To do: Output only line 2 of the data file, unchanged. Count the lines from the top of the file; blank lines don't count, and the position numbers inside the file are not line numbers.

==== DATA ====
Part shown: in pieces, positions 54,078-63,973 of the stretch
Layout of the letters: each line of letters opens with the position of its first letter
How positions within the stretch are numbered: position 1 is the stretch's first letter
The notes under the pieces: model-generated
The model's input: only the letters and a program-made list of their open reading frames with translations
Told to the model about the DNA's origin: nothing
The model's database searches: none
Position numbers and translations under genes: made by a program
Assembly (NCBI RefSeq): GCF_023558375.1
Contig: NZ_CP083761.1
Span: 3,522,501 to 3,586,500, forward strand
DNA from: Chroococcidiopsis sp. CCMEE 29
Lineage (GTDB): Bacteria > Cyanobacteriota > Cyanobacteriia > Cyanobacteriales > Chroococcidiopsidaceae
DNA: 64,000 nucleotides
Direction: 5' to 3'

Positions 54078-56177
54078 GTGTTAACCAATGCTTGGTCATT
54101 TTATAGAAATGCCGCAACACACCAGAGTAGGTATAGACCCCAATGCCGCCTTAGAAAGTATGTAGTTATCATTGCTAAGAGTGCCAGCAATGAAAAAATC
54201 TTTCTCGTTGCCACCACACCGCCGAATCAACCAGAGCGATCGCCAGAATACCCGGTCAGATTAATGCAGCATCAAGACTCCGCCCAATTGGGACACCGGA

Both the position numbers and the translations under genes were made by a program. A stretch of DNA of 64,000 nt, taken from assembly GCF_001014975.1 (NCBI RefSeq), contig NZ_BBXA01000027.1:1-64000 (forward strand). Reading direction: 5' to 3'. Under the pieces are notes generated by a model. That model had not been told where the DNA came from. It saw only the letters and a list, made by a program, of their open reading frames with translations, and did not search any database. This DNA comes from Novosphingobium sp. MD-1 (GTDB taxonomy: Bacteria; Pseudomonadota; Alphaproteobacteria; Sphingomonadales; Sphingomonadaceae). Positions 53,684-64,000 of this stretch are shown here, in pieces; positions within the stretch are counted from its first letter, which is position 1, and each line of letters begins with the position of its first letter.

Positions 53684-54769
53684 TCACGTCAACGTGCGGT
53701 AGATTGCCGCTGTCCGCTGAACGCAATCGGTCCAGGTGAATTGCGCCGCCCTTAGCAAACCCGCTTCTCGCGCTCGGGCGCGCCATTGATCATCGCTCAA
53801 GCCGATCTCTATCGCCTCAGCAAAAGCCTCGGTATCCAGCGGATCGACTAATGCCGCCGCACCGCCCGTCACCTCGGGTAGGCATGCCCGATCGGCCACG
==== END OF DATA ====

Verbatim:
Layout of the letters: each line of letters opens with the position of its first letter